When President Trump phoned to congratulate Russian President Putin on his re-election Wednesday, he made no mention of one of the latest irritants between Russia and the West — his administration's announcement that Russia successfully hacked the U.S. power grid.

The Department of Homeland Security and the FBI issued a joint alert last week: "Russian government cyber actors" have been targeting U.S. critical infrastructure sectors including energy, nuclear and commercial facilities, since at least March 2016.

The announcement came the same day as the U.S. imposed sanctions against 19 Russian individuals and five entities for interfering in the 2016 election and other cyber intrusions.

James Lewis, a cybersecurity expert and vice president of the Center for Strategic and International Studies, said the news Russia penetrated the energy grid does not exactly come as a surprise.

"The Russians have been doing this for years," Lewis said. "The change is that the U.S. government came out and said the Russians hacked the utilities."

The government informed electric companies last summer that Russia undertook what DHS calls a "multistage intrusion campaign" against the utilities, using common hacking techniques such as malware, and spear phishing. It was able to to gain access to at least one power plant's control system.

"They were not simply looking around that system and reconnoitering it," Joel Brenner, former head of counter intelligence under the Director of National Intelligence in the Obama administration, told NPR. "They were placing the tools that they would have to place in order to turn off the power. That's a serious vulnerability for us and we're not anywhere near ready to deal with it."

The Russians have targeted other countries' electrical grids, most notably Ukraine, in 2015, disrupting power for more than 200,000 people.

Scott Aaronson, vice president of security and preparedness at the Edison Electric Institute, which represents the nation's electric companies, said U.S. power companies have tried to learn from that attack.

Can Americans feel confident the U.S. grid is protected?

"Very much so," Aaronson claimed. "The electric power sector takes a lot of different measures to protect our systems."

That includes operating power plants without digital controls, just like in the old days, he said.

"I tell people one of the best ways to protect against a cyber threat is to not rely on cyber assets," Aaronson said, adding that the U.S. power grid "operated for the better part of the last century" without digital controls.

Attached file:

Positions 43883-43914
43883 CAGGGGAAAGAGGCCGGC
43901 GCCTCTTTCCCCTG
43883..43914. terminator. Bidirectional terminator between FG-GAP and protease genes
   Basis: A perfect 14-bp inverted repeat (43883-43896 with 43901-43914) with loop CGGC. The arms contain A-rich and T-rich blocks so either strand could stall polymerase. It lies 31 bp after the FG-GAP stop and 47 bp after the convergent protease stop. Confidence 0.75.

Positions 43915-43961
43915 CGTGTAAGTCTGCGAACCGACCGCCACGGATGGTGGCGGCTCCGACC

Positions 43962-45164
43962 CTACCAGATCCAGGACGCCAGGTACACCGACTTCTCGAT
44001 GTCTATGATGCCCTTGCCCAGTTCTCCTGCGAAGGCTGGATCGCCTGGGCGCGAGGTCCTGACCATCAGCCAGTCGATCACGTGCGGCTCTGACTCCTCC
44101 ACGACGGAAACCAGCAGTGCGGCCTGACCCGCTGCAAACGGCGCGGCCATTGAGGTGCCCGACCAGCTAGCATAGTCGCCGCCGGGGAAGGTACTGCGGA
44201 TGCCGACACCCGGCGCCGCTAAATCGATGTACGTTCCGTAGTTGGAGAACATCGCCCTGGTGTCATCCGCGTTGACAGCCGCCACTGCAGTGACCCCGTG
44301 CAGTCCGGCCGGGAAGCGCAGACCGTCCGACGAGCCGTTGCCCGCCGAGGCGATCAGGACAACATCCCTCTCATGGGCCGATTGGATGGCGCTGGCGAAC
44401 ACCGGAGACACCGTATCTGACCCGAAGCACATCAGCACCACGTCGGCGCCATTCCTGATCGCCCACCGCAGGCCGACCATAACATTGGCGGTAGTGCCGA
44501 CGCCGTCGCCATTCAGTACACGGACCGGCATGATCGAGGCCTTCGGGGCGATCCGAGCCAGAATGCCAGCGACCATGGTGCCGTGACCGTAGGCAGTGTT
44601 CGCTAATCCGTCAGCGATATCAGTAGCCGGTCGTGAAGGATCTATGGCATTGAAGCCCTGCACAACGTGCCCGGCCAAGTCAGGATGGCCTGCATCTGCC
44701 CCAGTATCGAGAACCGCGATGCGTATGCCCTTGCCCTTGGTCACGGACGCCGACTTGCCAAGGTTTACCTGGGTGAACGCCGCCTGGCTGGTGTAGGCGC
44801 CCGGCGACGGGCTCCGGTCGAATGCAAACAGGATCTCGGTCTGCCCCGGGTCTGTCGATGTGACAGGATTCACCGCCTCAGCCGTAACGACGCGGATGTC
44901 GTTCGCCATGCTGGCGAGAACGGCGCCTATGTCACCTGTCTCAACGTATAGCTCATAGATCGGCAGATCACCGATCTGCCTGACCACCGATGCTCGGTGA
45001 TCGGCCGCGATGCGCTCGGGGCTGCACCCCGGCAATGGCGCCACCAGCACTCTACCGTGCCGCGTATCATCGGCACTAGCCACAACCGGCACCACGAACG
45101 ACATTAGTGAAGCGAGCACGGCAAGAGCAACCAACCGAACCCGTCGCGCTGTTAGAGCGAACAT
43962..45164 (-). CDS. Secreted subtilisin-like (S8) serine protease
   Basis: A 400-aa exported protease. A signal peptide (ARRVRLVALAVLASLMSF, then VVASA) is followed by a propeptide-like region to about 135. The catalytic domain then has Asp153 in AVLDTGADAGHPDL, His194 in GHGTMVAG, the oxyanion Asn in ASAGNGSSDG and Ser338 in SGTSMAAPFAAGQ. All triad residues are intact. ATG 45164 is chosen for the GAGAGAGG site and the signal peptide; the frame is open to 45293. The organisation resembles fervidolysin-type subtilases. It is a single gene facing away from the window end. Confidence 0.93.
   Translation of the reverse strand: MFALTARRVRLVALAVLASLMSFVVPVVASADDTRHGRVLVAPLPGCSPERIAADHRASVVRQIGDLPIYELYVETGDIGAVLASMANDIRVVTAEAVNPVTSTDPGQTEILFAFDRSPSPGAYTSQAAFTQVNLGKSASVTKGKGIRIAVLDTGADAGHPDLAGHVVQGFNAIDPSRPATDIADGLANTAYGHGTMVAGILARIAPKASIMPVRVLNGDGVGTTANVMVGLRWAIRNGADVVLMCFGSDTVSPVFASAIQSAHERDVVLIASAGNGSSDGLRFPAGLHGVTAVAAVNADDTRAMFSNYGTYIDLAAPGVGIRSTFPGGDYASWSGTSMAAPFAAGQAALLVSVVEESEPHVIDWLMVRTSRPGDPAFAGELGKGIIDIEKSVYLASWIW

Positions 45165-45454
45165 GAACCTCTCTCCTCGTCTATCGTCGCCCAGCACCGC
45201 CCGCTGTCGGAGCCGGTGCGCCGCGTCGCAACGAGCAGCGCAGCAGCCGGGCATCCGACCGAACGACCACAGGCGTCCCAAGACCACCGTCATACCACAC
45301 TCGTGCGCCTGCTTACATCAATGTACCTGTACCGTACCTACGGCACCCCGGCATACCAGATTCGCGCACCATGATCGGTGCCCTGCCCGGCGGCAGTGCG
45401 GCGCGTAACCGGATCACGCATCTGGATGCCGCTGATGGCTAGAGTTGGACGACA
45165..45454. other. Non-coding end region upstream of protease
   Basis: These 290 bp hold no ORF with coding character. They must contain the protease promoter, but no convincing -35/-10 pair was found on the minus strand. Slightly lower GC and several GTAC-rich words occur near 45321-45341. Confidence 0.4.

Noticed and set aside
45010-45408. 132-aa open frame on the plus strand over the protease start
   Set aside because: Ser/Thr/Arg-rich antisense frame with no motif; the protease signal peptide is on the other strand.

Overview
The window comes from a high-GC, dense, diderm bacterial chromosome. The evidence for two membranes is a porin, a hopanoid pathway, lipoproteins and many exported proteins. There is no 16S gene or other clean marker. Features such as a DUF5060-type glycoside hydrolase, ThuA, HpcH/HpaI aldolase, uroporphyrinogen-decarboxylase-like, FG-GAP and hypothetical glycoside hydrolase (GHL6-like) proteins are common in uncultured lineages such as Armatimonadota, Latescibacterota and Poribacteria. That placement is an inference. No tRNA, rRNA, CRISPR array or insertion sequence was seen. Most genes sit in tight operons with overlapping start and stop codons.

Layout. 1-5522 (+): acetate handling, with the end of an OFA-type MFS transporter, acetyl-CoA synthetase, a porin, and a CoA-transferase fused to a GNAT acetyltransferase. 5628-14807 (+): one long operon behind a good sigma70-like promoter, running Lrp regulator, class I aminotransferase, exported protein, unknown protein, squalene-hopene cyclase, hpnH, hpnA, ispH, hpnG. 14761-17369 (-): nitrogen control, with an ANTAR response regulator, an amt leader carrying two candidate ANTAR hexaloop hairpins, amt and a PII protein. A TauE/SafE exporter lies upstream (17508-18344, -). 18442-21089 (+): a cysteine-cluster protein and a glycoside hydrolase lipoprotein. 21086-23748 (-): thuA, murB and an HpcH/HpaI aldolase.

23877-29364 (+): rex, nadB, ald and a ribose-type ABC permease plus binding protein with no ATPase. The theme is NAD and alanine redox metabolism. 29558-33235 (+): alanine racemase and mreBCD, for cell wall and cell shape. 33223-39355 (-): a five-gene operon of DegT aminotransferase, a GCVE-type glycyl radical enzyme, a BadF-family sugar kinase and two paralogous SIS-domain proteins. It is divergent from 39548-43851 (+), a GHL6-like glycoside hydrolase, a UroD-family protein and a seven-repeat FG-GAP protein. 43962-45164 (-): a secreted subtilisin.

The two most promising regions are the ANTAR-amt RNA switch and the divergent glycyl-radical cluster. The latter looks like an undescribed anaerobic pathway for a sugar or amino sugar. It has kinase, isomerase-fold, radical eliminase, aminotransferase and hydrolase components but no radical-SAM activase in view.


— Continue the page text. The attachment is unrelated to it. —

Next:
He also said utilities can "go back to a less-efficient means of operating but still keep the lights on."

Some power companies also block emails and other Internet traffic from outside the country.

But protecting the grid is complicated by its decentralized nature, with public utility commissions in 50 states exercising some control.

Critics say the Trump administration needs to take stronger steps to block these kinds of attacks from Russia. At a hearing Tuesday, Sen. Maria Cantwell, D-Wash. called the DHS alert a siren.

"Our energy infrastructure is under attack," Cantwell said. "It's under cyber-attack, and we need to do much more to protect it as a national critical asset."

Cantwell wants the Trump administration to do an assessment of Russian cyber attacks against the electric grid. The Department of Energy is establishing a new Office of Cybersecurity, Energy Security, and Emergency Response, that will focus on energy infrastructure security.

But any retaliation in response to Russia's cyber incursion would be up to President Trump.

But, as Brenner points out: "The president has not so far shown any inclination or any backbone in confronting repeated Russian provocations. And one can only ask why that is."

Brenner added that Russian President Vladimir Putin is "playing ju-jitsu with us."

"Nobody wants a war," he said, adding the hostilities taking place now "are in the gray space between war and peace."

CSIS' Lewis said absent a strong U.S. response to the Russian cyber incursions though, Russia is likely to continue its' behavior.

"The problem here is if we don't give the Russians the idea that doing something to us is bad, they may be tempted to do it," Lewis said.

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